LACS 20600 (PORT 20600)
Ana Maria Fiuza Lima
MWF 11:30-12:20 PM                                    

The objective of this course is to help students acquire advanced grammatical knowledge of the Portuguese language through exposure to cultural and literary content with a focus on Brazil. Students develop skills to continue perfecting their oral and written proficiency and comprehension of authentic literary texts and recordings, while also being exposed to relevant sociocultural and political contemporary topics. Students read, analyze, and discuss authentic texts by established writers from the lusophone world; they watch and discuss videos of interviews with writers and other prominent figures to help them acquire the linguistic skills required in academic discourse. Through exposure to written and spoken authentic materials, students learn the grammatical and lexical tools necessary to understand such materials as well as produce their own written analysis, response, and commentary. In addition, they acquire knowledge on major Brazilian authors and works.


Human Rights: Contemporary Issues

LACS 21001 (HMRT 21001, HIST 29304, LLSO 21001, SOSC 21001, CHST 21001)
Susan Gzesh
MW 3:00-4:20 PM

This course examines basic human rights norms and concepts and selected contemporary human rights problems from across the globe, including human rights implications of the COVID pandemic. Beginning with an overview of the present crises and significant actors on the world stage, we will then examine the political setting for the United Nations’ approval of the Universal Declaration on Human Rights in 1948. The post-World War 2 period was a period of optimism and fertile ground for the establishment of a universal rights regime, given the defeat of fascism in Europe. International jurists wanted to establish a framework of rights that went beyond the nation-state, taking into consideration the partitions of India-Pakistan and Israel-Palestine - and the rising expectations of African-Americans in the U.S. and colonized peoples across Africa and Asia. But from the beginning, there were basic contradictions in a system of rights promulgated by representatives of nation-states that ruled colonial regimes, maintained de facto and de jure systems of racial discrimination, and imprisoned political dissidents and journalists.

Cross-cutting themes of the course include the universalism of human rights, problems of impunity and accountability, notions of “exceptionalism,” and the emerging issue of the “shamelessness” of authoritarian regimes. Students will research a human rights topic of their choosing, to be presented as either a final research paper or a group presentation.



LACS 21100 (SPAN 21100)
Felipe Neri Pieras-Guasp
MW 01:30-02:50 PM

This sociolinguistic course expands understanding of the historical development of Spanish and awareness of the great sociocultural diversity within the Spanish-speaking world and its impact on the Spanish language. We emphasize the interrelationship between language and culture as well as ethno-historical transformations within the different regions of the Hispanic world. Special consideration is given to identifying lexical variations and regional expressions exemplifying diverse sociocultural aspects of the Spanish language, and to recognizing phonological differences between dialects. We also examine the impact of indigenous cultures on dialectical aspects. The course includes literary and nonliterary texts, audio-visual materials, and visits by native speakers of a variety of Spanish-speaking regions.


*NEW* Archival Methods: Slavery and Gender in the Americas

LACS 21320 (ENGL 21320)
SJ Zhang
TR 2:00-3:20 PM

This class offers an in-depth introduction to archival research methodologies with a focus on gender and slavery in the Americas. Students will apply their knowledge by working in historical and contemporary archives via two trips to special collections: one to view archival texts from the period and another to find an archival object of the student’s choosing that will provide the topic of their final research paper. (1650-1830, 1830-1940, Literary/Critical Theory)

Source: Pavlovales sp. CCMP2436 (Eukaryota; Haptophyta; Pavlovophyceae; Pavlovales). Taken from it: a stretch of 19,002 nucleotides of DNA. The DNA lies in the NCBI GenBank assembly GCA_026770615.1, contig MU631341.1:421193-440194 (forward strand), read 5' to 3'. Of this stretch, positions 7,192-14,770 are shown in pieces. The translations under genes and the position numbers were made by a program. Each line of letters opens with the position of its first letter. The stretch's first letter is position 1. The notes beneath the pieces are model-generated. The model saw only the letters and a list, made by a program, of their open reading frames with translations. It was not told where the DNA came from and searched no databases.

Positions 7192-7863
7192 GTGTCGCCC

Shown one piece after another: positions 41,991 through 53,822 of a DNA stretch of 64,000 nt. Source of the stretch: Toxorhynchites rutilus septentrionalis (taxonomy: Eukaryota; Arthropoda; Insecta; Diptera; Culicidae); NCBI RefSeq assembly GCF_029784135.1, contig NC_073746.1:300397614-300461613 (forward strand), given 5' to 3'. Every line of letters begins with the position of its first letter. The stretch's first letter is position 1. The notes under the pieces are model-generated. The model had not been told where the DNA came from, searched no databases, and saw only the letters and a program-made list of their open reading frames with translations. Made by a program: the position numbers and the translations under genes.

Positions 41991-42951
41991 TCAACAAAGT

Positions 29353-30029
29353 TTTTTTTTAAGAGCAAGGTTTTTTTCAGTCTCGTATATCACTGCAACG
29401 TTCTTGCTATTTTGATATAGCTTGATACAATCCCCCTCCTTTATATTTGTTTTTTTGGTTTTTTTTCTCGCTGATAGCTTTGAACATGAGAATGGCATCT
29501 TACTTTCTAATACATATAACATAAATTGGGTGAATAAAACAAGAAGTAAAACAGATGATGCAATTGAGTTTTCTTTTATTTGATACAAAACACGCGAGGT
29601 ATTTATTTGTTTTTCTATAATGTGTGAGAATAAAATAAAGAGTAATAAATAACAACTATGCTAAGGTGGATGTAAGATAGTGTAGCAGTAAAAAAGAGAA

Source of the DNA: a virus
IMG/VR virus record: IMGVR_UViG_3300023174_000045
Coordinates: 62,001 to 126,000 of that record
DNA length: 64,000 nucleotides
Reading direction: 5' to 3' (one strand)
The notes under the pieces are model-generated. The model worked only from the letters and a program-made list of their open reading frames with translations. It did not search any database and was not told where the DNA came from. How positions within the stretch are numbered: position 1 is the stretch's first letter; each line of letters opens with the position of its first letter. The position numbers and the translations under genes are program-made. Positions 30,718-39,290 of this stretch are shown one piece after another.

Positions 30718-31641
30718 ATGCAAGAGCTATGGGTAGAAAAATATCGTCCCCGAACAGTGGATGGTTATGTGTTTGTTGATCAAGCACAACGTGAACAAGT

LACS 21150 (SPAN 21150)
Lidwina Van Den Hout
MW 01:30-02:50 PM                                      

This sociolinguistic course expands understanding of both the historical and the contemporary development of Spanish in parts of the United States, and awareness of the great sociocultural diversity within the Spanish-speaking communities in the United States and its impact on the Spanish language. This course emphasizes the interrelationship between language and culture as well as ethno-historical transformations within the different regions of the United States. Special consideration is given to identifying lexical variations and regional expressions exemplifying diverse sociocultural aspects of the Spanish language, and to recognizing phonological differences between dialects. We also examine the impact of English on dialectical aspects. The course includes sociolinguistic texts, audio-visual materials, and visits by native speakers of a variety of Spanish-speaking regions in the United States.



LACS 21807
Pedro Doreste
TR 2:00- 3:20 PM
W (Screening) 03:30- 06:30 PM

This course will probe the claims of cohesion within and of incompatibilities between national cinemas of the Caribbean. We will begin with a survey of Cuban filmmaking after 1959 and its outsize influence on Caribbean film practice, and the ensuing weeks will be organized as comparative case studies of upstart film industries, international collaborations, public film initiatives, nonfiction filmmaking, and major film movements from across the region. Although screenings will focus on the Greater Antilles, we will also watch films from the British West Indies, the French Antilles, the continental Caribbean perimeter, as well as the global Caribbean diaspora primarily in the U.S. and Europe. In the final weeks of the course, students will explore the hypothesis that minor cinemas are rarely designed and constructed, as was the exceptional case with Cuba in 1959, but can instead be assembled from its many, diffuse parts. This course will adopt a determined transnational and anti-elitist approach to the study of film and related media, granting admittance to diasporic filmmaking, independent or amateur film practice, the cultural reception of foreign films, derivatives of commercial cinema, lost or orphan cinema, music videos, and other “ancillary” film artifacts. The goal of the course will be to examine the possibility of a Caribbean cinematic tradition and, if nothing else, to recenter the small places which film’s most radical innovations may have once emerged.